The small, 340-ton São José-Paquete de Africa set out from Mozambique in December 1794. Even though the ship was no more than no more than 130 feet long (and probably closer to 100), the crew had packed 543 captive people aboard. The crew shackled them in place to prevent them from taking over the ship before it landed in Brazil, where they planned to sell them in the Portuguese colony’s thriving slave trade.
The crew “knew a certain number of people are probably going to die on the voyage, and to make it profitable they need as many people as possible,” says Jaco Boshoff, a maritime archeologist at the Iziko Museum in Cape Town and co-founder of the Slave Wrecks Project.
“People would literally have been squeezed up against one another,” he says. “The British eventually started chasing slave ships in the 19th century; and they mentioned that you could smell them a couple of miles away, from the stench of these poor people being squashed up together.”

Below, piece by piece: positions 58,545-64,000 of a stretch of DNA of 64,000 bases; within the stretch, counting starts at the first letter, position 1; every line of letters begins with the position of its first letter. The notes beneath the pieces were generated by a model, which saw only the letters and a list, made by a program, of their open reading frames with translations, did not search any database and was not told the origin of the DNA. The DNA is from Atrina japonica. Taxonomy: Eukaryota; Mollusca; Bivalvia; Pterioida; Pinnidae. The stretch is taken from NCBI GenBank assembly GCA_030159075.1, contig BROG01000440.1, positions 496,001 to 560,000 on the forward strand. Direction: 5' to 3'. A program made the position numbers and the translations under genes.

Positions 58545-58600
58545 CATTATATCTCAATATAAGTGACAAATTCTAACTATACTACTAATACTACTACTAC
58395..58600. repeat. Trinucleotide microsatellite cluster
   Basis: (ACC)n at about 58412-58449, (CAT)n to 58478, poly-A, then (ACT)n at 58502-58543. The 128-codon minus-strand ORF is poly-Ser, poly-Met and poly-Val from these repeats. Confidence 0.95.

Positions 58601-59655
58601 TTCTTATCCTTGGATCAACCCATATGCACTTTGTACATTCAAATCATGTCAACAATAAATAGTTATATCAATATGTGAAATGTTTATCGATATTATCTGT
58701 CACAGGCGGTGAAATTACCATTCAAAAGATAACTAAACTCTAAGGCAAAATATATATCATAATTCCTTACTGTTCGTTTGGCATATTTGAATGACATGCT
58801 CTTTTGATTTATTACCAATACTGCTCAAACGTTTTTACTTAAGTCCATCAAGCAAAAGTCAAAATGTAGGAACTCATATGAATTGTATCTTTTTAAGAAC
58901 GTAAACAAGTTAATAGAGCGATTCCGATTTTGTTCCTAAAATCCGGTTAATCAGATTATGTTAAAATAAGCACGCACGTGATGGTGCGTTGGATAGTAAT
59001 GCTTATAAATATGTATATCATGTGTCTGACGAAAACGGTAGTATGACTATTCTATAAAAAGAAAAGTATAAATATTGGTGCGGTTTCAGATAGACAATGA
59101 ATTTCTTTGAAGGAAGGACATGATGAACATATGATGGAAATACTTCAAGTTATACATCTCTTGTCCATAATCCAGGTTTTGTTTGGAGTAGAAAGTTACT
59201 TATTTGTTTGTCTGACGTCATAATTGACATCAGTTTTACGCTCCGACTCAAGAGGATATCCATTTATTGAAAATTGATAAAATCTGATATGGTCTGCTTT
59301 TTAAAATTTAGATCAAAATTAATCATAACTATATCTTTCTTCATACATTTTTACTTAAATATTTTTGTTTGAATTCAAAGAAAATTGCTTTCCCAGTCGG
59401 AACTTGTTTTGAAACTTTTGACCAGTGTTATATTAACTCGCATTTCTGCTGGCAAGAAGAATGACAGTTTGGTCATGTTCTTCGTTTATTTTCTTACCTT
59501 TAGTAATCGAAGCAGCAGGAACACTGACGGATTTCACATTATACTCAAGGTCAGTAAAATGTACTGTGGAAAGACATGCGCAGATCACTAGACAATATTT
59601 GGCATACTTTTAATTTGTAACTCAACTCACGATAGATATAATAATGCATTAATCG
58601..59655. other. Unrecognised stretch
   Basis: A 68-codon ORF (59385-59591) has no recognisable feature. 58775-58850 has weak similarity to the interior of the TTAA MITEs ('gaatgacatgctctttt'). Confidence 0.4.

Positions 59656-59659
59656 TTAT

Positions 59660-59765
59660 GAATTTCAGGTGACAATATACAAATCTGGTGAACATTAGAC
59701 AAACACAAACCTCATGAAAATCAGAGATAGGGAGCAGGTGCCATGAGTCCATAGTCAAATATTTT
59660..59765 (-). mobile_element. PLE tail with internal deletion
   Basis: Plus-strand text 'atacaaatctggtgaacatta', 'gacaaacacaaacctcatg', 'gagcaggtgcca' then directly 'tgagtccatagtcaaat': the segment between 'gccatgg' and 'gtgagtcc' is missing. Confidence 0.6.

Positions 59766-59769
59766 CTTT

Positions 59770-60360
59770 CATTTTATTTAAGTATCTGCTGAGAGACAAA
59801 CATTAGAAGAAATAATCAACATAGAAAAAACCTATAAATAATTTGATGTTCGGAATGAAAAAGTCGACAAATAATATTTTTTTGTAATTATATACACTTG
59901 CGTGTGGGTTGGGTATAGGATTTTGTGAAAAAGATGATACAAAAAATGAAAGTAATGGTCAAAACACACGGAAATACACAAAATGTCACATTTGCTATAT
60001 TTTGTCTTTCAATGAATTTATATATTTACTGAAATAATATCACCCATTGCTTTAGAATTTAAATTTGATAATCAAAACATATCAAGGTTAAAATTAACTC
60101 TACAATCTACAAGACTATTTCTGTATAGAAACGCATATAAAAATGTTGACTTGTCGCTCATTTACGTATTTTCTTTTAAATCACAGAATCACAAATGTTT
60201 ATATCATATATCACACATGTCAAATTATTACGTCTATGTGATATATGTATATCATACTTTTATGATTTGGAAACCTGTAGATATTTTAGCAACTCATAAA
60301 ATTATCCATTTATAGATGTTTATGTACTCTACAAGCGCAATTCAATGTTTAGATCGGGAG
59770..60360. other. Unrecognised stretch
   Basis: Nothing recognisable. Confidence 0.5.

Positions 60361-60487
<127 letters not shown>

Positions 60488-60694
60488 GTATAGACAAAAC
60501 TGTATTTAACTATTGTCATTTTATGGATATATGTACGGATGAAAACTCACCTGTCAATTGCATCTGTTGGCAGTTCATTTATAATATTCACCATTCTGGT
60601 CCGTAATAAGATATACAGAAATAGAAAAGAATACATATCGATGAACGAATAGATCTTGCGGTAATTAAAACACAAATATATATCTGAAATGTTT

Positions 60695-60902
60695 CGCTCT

But the ship never made it to Brazil. On December 27, the São José became stuck between two reefs in Cape Town’s Camps Bay. There, the ship broke to pieces, killing 212 of the captive people who’d spent the last three-and-a-half weeks in chains. That left 331 survivors, whom the crew sold to white farmers in South Africa, which was then under Dutch rule. After that, the ship remained lost at the bottom of the ocean until the 2015, when researchers with the Slave Wrecks Project announced they’d identified it.
The São José is likely the first discovered slave ship wreck that went down with captive people aboard, preserving pieces of shackles and barrels, and possibly biological clues about the people who died and where they came from. And the work’s not over yet. Researchers with the Slave Wrecks Project are still analyzing its remains to glean new information about the Portuguese ship, whose story holds historical importance for Europe, Africa and the Americas and highlights a shift in the Atlantic slave trade.